Well, folks, it’s time for our last love letter to Boston of the semester! Don’t you worry though, this city is plenty weird, and I’m sure we’ll be back next semester with more tales of local lore.
Today, I’m going to introduce you to a unit of measurement that started as a fraternity prank, but soon became a well-known and well-loved feature of the Harvard Bridge: the smoot.
The smoot came to be in October of 1958, when some pledges of the MIT chapter of Lambda Chi Alpha went out to the Harvard Bridge. The Harvard Bridge connects Boston to Cambridge right near MIT’s campus, so this was the perfect place for their (extremely silly) prank.
The Lambda Chi house is actually one of the MIT frat houses that is on BU’s Bay State Road, and the upperclassmen often walked across the Harvard Bridge in the dreary Boston weather to get to their classes. They decided that they wanted to be able to quickly know how much of the bridge they had left to cross until they got to MIT in Cambridge (keep in mind, this is long before Google Maps could tell us how long it would take to walk from one place to the other).
Their pledges’ assignment was to measure the bridge using one of their members as the unit of measurement — Oliver R. Smoot was chosen to make the task harder for the pledges, because he was the shortest one there at 5 ft 7 in.
They had Smoot lay down on the bridge, marked the sidewalk with chalk, and paint at about every 10 smoots, with some exceptions. They repeated that process over and over and over again until they had measured the length of the Harvard Bridge in smoots.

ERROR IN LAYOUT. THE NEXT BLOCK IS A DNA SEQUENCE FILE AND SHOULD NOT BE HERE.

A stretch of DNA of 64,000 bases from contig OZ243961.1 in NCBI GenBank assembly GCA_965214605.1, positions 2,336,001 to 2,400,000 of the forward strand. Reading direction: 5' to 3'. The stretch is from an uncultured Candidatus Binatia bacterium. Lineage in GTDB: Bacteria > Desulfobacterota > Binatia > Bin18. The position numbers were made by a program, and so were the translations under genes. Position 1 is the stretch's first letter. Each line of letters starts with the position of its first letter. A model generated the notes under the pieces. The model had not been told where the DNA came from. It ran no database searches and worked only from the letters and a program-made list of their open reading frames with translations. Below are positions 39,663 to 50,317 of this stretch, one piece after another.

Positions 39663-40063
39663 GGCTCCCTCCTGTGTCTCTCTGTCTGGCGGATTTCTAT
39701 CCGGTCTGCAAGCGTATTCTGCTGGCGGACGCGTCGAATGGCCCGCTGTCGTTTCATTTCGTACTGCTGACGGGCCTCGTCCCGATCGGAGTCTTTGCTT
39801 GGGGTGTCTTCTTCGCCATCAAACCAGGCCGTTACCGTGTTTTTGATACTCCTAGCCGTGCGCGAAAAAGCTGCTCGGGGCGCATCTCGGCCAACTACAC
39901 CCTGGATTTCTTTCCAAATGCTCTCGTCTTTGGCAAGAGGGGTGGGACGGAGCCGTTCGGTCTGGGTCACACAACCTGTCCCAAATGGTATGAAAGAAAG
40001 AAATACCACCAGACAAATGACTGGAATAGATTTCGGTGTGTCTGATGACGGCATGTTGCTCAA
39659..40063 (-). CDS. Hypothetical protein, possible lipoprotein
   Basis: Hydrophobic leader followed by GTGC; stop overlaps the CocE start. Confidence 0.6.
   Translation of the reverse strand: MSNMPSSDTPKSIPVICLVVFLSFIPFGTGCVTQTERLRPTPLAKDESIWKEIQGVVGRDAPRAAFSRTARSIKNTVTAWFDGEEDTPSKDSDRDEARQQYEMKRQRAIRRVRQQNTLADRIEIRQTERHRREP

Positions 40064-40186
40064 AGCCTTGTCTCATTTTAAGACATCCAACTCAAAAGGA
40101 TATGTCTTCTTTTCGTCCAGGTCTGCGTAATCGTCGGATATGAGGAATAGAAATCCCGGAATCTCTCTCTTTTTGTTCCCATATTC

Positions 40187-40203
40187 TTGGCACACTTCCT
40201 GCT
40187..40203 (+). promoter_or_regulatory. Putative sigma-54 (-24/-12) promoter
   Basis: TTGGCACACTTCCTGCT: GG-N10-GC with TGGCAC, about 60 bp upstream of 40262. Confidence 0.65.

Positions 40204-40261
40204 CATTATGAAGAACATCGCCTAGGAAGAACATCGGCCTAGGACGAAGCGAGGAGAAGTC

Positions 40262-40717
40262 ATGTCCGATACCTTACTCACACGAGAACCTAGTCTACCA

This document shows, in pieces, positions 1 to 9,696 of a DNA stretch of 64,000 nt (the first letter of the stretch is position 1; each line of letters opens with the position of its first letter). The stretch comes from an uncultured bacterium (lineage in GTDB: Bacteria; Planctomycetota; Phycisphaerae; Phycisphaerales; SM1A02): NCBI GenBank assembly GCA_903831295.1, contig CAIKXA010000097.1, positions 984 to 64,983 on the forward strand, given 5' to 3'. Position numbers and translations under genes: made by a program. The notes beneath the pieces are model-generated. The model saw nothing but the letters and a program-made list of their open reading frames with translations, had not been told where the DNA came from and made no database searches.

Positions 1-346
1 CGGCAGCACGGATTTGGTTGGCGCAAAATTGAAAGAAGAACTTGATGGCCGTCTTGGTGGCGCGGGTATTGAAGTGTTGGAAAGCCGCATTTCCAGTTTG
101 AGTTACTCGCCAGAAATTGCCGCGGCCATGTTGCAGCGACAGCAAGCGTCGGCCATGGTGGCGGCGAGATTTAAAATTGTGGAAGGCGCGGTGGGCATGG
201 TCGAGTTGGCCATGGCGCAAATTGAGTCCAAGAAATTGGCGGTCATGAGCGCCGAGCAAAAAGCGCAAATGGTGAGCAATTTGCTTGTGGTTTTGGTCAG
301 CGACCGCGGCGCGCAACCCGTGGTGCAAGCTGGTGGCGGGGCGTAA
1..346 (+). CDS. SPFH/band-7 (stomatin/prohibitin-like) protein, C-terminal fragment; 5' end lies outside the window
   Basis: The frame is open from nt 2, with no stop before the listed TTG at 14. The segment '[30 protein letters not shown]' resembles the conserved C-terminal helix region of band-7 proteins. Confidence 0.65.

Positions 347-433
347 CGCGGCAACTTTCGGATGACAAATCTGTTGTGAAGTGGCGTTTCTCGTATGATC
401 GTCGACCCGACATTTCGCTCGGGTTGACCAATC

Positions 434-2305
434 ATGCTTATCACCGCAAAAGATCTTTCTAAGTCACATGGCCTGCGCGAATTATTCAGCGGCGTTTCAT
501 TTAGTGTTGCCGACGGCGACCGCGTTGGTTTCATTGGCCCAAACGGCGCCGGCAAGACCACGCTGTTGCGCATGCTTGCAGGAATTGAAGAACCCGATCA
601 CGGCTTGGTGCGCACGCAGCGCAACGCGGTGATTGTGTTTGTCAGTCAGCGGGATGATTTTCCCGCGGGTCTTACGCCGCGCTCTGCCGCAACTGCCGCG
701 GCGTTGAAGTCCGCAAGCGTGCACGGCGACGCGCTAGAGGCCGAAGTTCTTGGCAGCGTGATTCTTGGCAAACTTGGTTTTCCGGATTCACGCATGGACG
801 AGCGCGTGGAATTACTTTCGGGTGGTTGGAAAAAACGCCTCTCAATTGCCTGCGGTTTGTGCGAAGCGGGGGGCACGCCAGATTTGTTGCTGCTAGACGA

Legend says that between getting up and down about a hundred times and being chased by the cops, which happened around the 300th smoot, Oliver Smoot was so tired that the other pledges ended up carrying/dragging him to the next place.
The bridge, in case you were wondering, ended up being measured as 364.4 smoots. However, being MIT frat boys, they added a marking at the end that says “± 1 Ear,” because they had to acknowledge the margin of error.
One thing that I find interesting about the story of the smoot is that the Cambridge Police Department never removed the marks from the bridge. Sixty-one years later, you can still find the smoots on Harvard Bridge, and they’ve even become somewhat of a tourist attraction for people who know that they’re there.
The police acknowledge that the smoot markings are more than graffiti because they are now very much a part of Boston’s history. But beyond that, they actually requested the preservation of the marks during the Harvard Bridge renovations in the 80s, saying that they were actually used in police reports to describe certain locations on the bridge, which is fairly long.
The Massachusetts Highway Department, respecting the significance of the smoot, went above and beyond during the renovations by marking the concrete every 5 feet and 7 inches instead of every 6 feet, which is the standard.
The smoot has gained enough traction that you can even convert a measurement to and from smoots using Google’s unit converter.
The legend of the smoot has grown to the point where it is now a beloved part of local lore. Lambda Chi repaints the smoot markings once or twice a year to this day. Next time you’re crossing the Harvard Bridge, make sure to look down and check how many smoots to go until Cambridge.
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